Enter Dr. Hwang Woo Suk of Seoul National University (SNU). What if we could pull the nucleus out of a skin cell and swap it into a ‘pluripotent’ stem cell donated from, say, an egg or umbilical cord? You or I could have any kind of stem cell that we want, and they’d be ‘ours.’ Problems with tissue matching simply wouldn’t exist.
For a while Dr. Hwang seemed like an unstoppable juggernaut. His laboratory cut its teeth by cloning a dog, which at that time was a fairly impressive achievement. The discoveries that came next put him on a whole new level. In 2004 Hwang’s lab announced that they had made the first-ever stem cell line cloned from an adult patient. In answer to questions about the prohibitive difficulty that they faced in making the first line, Hwang’s lab followed up with a paper in 2005 describing a streamlined procedure that they used to make eleven lines of patient-specific stem cells. American scientists like myself accepted as fact that Korea had left us badly in the dust, but in fact Dr. Hwang’s flame-out had already started.
Three months after Hwang’s 2004 paper the journal Nature printed accusations (subscriber-only) that Hwang paid women to donate eggs for his project, a major breach of ethics at the time an now illegal. The questions lingered for over a year until Hwang was forced to admit in November 2005 that he had lied about his sources of human eggs. The truth was, in fact, even worse: junior researchers have recently testified that Hwang, their boss, coerced them into the painful and medically risky procedure.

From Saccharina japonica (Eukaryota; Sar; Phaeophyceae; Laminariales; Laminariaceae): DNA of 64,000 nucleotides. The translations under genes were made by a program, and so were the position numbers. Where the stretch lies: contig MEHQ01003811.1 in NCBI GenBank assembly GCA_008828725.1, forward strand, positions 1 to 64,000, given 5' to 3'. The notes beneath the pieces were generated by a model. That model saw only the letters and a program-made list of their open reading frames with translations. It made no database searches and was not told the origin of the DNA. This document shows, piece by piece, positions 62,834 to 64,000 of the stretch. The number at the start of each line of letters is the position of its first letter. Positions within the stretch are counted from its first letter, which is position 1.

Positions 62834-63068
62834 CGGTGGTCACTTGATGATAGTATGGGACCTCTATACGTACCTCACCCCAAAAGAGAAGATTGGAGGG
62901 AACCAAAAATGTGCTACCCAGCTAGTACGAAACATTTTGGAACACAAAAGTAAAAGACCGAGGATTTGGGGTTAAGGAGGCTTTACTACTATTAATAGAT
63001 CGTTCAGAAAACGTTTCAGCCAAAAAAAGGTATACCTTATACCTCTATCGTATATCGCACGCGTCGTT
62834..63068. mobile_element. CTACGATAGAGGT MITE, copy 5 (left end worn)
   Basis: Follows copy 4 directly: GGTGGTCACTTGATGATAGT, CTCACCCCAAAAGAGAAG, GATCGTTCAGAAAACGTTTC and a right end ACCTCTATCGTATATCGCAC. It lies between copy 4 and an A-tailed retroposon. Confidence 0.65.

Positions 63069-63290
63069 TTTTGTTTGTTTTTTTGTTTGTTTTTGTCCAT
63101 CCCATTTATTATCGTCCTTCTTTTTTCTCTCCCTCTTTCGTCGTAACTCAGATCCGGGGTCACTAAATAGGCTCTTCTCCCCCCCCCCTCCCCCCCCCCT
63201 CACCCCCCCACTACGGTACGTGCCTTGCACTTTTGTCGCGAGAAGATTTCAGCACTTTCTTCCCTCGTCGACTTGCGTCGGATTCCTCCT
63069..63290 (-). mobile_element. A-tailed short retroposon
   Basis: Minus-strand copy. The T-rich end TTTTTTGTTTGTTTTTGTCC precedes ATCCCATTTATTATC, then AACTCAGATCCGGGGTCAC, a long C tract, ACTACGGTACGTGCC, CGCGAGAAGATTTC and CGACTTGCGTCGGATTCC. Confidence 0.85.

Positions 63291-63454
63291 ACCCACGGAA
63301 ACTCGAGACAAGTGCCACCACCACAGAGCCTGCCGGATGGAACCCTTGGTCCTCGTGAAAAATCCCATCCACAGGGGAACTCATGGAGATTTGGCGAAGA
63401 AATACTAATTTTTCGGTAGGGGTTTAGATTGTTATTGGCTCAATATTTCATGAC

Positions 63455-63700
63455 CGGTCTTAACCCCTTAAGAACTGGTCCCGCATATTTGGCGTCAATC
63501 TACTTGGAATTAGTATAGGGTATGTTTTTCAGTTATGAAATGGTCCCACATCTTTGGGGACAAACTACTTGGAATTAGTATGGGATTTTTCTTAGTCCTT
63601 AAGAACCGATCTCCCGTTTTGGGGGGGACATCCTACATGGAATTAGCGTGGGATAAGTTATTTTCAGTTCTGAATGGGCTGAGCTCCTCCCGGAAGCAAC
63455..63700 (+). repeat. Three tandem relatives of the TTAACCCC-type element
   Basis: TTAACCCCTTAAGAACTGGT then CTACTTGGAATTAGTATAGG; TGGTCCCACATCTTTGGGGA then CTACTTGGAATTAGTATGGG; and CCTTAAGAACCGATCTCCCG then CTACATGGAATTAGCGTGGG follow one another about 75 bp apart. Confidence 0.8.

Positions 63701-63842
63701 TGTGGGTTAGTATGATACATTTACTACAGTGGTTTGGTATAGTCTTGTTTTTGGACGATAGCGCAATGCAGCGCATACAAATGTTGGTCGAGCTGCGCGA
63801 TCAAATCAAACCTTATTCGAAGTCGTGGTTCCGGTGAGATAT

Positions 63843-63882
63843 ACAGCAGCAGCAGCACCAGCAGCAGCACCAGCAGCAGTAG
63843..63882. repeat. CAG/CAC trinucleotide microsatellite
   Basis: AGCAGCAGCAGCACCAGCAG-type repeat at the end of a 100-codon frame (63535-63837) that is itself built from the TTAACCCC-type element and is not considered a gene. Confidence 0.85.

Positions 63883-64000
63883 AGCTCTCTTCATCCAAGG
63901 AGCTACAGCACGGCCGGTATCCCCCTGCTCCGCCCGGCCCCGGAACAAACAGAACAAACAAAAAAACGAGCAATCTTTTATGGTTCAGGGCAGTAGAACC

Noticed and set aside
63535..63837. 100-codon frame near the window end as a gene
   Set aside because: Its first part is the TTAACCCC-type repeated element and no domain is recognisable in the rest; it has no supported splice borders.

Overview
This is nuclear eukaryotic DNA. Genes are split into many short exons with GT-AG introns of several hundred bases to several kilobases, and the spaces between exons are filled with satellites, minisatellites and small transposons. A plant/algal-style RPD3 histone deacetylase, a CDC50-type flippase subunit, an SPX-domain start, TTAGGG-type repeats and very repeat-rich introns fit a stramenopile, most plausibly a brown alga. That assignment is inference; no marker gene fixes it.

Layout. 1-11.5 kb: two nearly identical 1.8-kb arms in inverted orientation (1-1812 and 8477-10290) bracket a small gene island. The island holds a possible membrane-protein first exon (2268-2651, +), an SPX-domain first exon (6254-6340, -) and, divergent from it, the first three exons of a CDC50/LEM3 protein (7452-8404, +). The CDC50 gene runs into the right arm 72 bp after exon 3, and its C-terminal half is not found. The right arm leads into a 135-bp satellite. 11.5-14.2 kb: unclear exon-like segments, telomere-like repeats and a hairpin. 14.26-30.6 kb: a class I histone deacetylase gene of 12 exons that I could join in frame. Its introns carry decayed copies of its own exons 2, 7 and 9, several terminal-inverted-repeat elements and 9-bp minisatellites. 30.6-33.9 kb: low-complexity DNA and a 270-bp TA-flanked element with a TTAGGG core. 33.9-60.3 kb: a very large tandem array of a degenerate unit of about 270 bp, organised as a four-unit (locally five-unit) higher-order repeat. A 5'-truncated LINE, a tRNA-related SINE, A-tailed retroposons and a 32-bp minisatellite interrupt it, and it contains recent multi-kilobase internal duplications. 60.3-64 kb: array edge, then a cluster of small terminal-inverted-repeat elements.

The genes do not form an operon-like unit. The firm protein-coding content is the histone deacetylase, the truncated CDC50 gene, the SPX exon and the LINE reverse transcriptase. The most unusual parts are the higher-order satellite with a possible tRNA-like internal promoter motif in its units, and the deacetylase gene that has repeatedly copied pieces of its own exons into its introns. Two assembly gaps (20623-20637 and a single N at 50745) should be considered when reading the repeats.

Still, things got worse. Growing scrutiny of Dr. Hwang’s work revealed that key images purporting to be different cell lines turned out to be duplicates, throwing the existence of eleven separate stem cell lines into doubt, and a co-author went public with concerns that Hwang faked his data. The few hundred eggs that Hwang claimed to require for his eleven stem cell lines turned out to be more like 1,600, pretty much abnegating his reputation as a master of efficiency. Finally, in what must have seemed like a good idea at the time Hwang demanded in early December that Seoul National University do a full review of his work.
The review didn’t help Hwang. In fact, the report released today essentially buries him.
Dr. Hwang Woo Suk, the South Korean researcher who claimed to have cloned human cells, fabricated evidence for all of that research, according to a report released today by a Seoul National University panel investigating his work.
Chung Myunghee, the head of Seoul National University’s investigatory panel, spoke to reporters in Seoul about the findings.
The finding strips any possibility of legitimate achievement in human cell cloning from a researcher who had been propelled to international celebrity and whose promise to make paralyzed people walk had been engraved on a Korean postage stamp.
In his string of splashy papers, his one legitimate claim was to have cloned the dog he named Snuppy, the panel said.
A sad story. When you work on a project whose payoff practically guarantees fame and fortune, pressure and media attention can bring out the very worst. Dr. Hwang is a stigma that the dedicated people working on the next great medical breakthrough simply don’t need.